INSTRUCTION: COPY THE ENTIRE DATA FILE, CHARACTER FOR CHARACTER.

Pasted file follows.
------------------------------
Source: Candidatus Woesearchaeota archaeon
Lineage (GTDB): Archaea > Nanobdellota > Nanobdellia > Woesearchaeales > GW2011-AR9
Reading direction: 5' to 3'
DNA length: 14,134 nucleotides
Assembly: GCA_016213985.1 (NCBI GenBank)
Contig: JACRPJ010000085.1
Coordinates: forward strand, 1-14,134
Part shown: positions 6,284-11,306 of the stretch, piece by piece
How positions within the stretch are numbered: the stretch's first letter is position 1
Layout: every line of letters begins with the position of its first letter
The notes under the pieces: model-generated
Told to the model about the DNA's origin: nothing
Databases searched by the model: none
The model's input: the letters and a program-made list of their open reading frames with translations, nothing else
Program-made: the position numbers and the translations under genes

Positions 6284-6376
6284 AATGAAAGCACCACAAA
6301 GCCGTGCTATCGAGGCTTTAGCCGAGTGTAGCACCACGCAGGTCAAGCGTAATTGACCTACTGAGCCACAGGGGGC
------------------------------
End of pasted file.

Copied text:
Source: Candidatus Woesearchaeota archaeon
Lineage (GTDB): Archaea > Nanobdellota > Nanobdellia > Woesearchaeales > GW2011-AR9
Reading direction: 5' to 3'
DNA length: 14,134 nucleotides
Assembly: GCA_016213985.1 (NCBI GenBank)
Contig: JACRPJ010000085.1
Coordinates: forward strand, 1-14,134
Part shown: positions 6,284-11,306 of the stretch, piece by piece
How positions within the stretch are numbered: the stretch's first letter is position 1
Layout: every line of letters begins with the position of its first letter
The notes under the pieces: model-generated
Told to the model about the DNA's origin: nothing
Databases searched by the model: none
The model's input: the letters and a program-made list of their open reading frames with translations, nothing else
Program-made: the position numbers and the translations under genes

Positions 6284-6376
6284 AATGAAAGCACCACAAA
6301 GCCGTGCTATCGAGGCTTTAGCCGAGTGTAGCACCACGCAGGTCAAGCGTAATTGACCTACTGAGCCACAGGGGGC